Proponents of coding suggest starting off children as young as possible, and there has been an upsurge in the production of toys that involve coding, like Dash and Dot by Wonder Workshop, that make the process fun and engaging. These toys allow children to become familiar with coding, even at a basic level, before they even enter school. The robots allow for open-ended play, giving children complete control over what the toys do, and beginning their experience with systematic thought. For those who don’t have access to these types of toys, many elementary schools across the country are beginning to incorporate coding into their curriculums. This act of teaching coding in school also plays an important role in demystifying the process, showing that it is not just for boys who are innately talented at it, but can be taught to anyone, including girls. This can help equalize the gender disparity in STEM fields, giving both genders the same chance to make their way in math and science fields.

Happy National Clerihew Day

Each year on July 10th we mark National Clerihew Day. What in the world is a Clerihew? It’s a light-hearted, four line biographical poem intended to poke a little fun at the subject. The Clerihew was created by novelist/humorist Edmund Clerihew Bentley, supposedly while as a student at St. Paul’s school in Hammersmith, England. The following is believed to be his first Clerihew:

“Sir Humphrey Davy

Abominated gravy.

He lived in the odium

Of having discovered Sodium.”

Clerihews are meant to be absurd and the rhymes intentionally forced. The poems follow four classic rules:

-Four lines in length

-The subject’s name in the first line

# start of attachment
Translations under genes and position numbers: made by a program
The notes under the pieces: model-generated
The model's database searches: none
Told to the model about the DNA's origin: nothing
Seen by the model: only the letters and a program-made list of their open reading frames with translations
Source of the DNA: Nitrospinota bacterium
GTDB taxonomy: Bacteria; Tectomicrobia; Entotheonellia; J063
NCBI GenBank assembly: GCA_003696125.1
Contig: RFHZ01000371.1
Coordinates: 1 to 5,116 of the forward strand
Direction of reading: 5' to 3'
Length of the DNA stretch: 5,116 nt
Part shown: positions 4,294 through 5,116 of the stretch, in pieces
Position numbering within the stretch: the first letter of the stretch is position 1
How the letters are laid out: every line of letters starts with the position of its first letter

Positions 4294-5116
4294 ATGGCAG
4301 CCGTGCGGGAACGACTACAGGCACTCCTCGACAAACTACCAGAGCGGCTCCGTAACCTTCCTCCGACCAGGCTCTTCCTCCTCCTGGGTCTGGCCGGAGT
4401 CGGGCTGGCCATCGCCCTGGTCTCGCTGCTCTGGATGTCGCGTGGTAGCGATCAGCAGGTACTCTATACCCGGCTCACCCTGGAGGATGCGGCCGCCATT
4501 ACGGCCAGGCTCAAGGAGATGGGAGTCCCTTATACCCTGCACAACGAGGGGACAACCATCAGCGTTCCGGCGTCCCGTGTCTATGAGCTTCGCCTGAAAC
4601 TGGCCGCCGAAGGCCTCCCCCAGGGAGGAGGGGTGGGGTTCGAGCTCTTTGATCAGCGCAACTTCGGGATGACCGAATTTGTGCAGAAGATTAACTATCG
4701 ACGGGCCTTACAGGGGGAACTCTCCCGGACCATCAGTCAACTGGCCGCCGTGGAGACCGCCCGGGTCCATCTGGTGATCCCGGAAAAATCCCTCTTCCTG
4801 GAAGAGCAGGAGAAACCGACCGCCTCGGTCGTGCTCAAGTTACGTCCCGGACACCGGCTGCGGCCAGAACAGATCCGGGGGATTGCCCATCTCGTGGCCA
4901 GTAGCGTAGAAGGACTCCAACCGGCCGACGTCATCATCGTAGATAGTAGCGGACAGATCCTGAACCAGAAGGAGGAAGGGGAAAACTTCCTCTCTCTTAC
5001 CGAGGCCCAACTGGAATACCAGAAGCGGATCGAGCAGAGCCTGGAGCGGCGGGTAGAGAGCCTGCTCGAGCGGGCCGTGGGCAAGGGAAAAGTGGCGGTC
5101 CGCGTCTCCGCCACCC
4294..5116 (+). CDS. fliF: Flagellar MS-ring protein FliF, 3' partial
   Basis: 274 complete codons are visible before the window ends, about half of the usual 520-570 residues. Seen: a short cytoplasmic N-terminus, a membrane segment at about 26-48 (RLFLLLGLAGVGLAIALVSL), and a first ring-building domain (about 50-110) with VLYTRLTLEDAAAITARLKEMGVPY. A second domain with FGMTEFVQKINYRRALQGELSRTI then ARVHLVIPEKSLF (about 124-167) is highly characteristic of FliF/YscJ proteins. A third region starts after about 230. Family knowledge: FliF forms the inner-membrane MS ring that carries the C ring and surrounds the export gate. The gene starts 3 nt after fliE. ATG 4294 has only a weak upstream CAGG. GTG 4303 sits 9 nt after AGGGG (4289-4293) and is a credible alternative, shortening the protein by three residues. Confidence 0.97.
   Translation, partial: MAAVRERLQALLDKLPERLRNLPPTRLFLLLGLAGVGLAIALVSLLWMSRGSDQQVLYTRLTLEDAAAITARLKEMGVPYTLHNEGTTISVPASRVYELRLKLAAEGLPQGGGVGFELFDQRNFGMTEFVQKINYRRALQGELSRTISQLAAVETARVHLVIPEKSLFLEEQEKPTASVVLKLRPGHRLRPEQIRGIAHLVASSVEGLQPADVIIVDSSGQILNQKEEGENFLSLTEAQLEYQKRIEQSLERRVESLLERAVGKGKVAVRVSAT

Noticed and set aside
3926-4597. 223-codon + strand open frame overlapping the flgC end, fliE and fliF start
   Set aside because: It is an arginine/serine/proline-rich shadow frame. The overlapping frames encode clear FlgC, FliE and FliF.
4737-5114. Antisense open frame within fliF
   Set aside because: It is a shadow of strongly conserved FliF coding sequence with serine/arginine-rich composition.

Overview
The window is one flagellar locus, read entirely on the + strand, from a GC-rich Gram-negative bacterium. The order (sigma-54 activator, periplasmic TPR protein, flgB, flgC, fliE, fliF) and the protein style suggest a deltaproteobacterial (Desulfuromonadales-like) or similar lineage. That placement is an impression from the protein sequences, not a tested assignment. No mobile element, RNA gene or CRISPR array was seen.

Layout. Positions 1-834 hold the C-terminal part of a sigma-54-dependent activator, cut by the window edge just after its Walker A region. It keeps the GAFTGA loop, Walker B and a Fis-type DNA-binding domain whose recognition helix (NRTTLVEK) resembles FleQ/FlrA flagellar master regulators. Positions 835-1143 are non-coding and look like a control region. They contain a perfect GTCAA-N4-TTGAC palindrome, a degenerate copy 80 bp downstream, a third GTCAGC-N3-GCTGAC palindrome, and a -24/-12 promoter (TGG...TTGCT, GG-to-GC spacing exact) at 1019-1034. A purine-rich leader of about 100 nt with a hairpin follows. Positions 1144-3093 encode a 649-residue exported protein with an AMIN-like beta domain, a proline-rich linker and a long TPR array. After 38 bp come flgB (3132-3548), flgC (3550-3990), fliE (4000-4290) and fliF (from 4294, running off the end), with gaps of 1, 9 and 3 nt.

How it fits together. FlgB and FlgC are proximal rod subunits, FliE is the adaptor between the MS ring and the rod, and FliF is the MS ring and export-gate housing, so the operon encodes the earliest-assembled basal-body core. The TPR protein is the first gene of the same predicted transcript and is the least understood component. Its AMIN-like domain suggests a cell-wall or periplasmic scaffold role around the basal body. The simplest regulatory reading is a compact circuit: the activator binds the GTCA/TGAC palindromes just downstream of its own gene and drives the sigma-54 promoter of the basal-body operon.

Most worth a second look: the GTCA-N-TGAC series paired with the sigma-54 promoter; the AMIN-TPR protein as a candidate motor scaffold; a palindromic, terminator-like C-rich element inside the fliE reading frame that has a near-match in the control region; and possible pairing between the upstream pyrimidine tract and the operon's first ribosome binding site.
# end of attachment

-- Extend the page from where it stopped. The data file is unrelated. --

-Line 1 rhymes with line 2 and line 3 rhymes with line 4

-It should be silly!

The rules aren’t meant to be strict, just have fun with it! I wrote this one in honor of Mr. Bentley:

“Mr. Edmund C. Bentley

Made his name a bit differently

Schoolboy poems at Hammersmith

But that may all be myth”

What makes a “good” Clerihew is a relative term, many great writers have penned terrible Clerihews, including E.C. Bentley himself. Why not try writing your own today?

Reading, Writing, and Arithmetic… and Grit?

For thousands of students across the country, the next step after graduating high school is attending college. They spend their time in high school building their resumes, making sure they’ve taken the required amount of credits, bolstering their GPAs with AP classes, and filling their free time with extracurriculars. But what if that wasn’t enough? A growing number of experts believe this is true. There is increasing evidence that, despite fulfilling all the requirements for admission, many students aren’t quite ready for college. This is because of a lack of development of a different set of skills, one that is separate from how well you take notes or perform on a test.

Nonacademic skills are becoming of increasing interest to educators across the country. Experts are finding that these types of skills, such as conscientiousness and agreeableness, have just as much impact on a student’s performance in college as their grades or reading ability. As the first time students are really on their own, college requires a lot of different skills and intelligence to navigate successfully. Although they are not part of a school’s regular curriculum, these skills can be taught, giving students giving students a chance to thrive in college and beyond.

Although many educational experts agree on the need to teach and foster nonacademic skills, there is debate on what to call them. Some simple terms such a “character” and “grit” have been suggested, but face criticism because of their connotations or over-simplicity. Other names can be misleading, such as “soft skills” or “21st century skills,” which may lead people to believe this skills are not important or only deal with technology. Others are just plain unwieldy, like “noncognitive traits and habits,” which, other than being a mouthful, is a bit of a misnomer, as all traits and habits are cognitive, in that each “involves and reflects the processing of information of some kind in our brains.”

Until this dispute can be settled, there will likely be a mish-mash of terms in publications about this subject, accompanied by a group of disgruntled researchers and policymakers. But make no mistake – although they may disagree on the jargon, all agree that these skills are worth developing.

MetaMetrics is an educational measurement organization. Our renowned psychometric team develops scientific measures of student achievement that link assessment with targeted instruction to improve learning.